Bogie pin grease Question

Agoogol

Member
Mar 3, 2020
102
21
18
Centennial CO
So I have a 77, and I just cleaned out the grease from my rear bogie pins using the straw method, and have a few of questions. Some of this may be in the manual, which is at the storage facility where the GMC is...

A. How do you know you got enough out? I mean, it seems like there may be some caked on the sides, or stuck, and piling new grease on old grease that doesn;t move doesn;t hep that much? Is there a way to get more out, or really flush out the old grease to be sure, or is it really just not necessary?

B. Do these really provide any benefit on top of the standard 4 zirk fittings? https://www.gmcrvparts.com/product-p/gm14-14.001.16a.htm

C. Stupid question - Does every bit of grease needed on the GMC is it the same? Dave Lenzi reommended Mobil 1 for the front knuckle bearings, and as I go around greasing everything else, do I use all the same?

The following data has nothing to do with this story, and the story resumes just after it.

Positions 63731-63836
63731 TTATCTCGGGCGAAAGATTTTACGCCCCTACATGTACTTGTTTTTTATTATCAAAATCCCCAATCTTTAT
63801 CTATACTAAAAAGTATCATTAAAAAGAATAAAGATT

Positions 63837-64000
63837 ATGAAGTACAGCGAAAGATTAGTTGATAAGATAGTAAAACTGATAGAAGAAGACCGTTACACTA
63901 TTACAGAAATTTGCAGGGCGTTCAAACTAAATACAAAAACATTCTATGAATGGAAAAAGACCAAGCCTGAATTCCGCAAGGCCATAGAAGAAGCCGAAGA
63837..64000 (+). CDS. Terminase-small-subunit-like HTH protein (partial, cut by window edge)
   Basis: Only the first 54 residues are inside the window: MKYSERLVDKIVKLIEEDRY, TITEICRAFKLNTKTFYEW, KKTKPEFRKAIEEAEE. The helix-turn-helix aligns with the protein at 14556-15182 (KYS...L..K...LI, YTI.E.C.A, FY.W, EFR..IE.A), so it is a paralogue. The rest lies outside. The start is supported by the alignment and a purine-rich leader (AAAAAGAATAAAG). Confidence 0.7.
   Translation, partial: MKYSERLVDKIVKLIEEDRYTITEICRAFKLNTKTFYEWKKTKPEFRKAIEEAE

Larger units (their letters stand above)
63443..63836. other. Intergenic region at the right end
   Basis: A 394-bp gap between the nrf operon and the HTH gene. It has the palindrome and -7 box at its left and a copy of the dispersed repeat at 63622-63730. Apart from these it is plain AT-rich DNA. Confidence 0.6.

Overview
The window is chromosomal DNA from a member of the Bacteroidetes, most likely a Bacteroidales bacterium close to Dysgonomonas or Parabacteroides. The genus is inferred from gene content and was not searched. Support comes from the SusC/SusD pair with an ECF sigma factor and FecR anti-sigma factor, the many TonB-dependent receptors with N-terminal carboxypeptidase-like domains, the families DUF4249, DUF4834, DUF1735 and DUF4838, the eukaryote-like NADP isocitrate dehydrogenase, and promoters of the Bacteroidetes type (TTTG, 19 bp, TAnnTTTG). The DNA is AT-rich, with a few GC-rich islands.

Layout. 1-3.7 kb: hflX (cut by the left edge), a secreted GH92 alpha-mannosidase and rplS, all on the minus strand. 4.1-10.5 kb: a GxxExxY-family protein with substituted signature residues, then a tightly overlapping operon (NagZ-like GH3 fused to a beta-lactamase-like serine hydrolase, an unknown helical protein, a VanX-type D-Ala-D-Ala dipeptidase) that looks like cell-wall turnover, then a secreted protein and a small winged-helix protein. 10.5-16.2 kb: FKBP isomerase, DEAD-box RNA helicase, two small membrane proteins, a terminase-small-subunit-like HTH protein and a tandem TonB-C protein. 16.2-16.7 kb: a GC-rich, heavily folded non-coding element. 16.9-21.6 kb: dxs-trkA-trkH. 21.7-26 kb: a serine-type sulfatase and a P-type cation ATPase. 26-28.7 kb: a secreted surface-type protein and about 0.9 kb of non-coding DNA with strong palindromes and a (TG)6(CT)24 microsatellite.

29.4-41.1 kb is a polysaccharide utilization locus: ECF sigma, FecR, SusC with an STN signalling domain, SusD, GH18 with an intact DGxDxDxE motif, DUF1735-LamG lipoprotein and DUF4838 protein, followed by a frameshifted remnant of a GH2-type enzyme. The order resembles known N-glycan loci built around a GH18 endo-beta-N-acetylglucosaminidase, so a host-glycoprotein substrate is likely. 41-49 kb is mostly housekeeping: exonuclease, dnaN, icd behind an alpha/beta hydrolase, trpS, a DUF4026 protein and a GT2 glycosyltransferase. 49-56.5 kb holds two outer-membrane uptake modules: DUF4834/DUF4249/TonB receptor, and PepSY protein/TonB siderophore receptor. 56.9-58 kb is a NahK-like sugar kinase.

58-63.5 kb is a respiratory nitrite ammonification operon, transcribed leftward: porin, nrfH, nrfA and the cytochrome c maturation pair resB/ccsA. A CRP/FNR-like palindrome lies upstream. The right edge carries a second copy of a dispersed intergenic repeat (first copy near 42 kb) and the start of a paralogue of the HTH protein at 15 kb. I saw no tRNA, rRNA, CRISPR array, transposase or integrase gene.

D. Are they all same size fitting everywhere?

Thanks!
 

tmsnyder

Active member
Oct 7, 2019
422
85
28
Buffalo NY
What's the straw method? Oh are you talking about getting the old grease out of the passages behind the zerk fitting?

You could shoot it out with brake cleaner and compressed air, or push fresh grease through to displace it and wipe the old stuff away before reassembling.

B. I wouldn't think so.

C. No it doesn't need to be all the same, just pick one good grease and use it everywhere.

D. Yes zerk fittings on the GMC are all the same I believe.


Those bogies get grease at every 1000 mile interval right? Wow that's frequent. You're supposed to unload them too by jacking them up and getting the weight off them, so the grease can get around the whole pin.
 

Matt Colie

Active member
Oct 25, 2019
322
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28
South East Michigan near DTW
There many opinions here. Looking at the statics of the rear suspension, there is just about no simple way to relieve the load on the working side of the pin. Jacking the coach up won't do it. Even if you rock the arm by putting a shovel under the tire, it still won't actually unload the pin. Chaumière is a 73 with the small pins and gets greased about every thousand miles. We seem to be doing just fine on pine wear with Valvoline Synpro. Yes, that is expensive grease, but it is still cheaper than parts.
Matt
 
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JPB

New member
Jan 15, 2020
11
3
3
It would be nice to see a static load diagram showing how the weight of the coach is supported by the pins.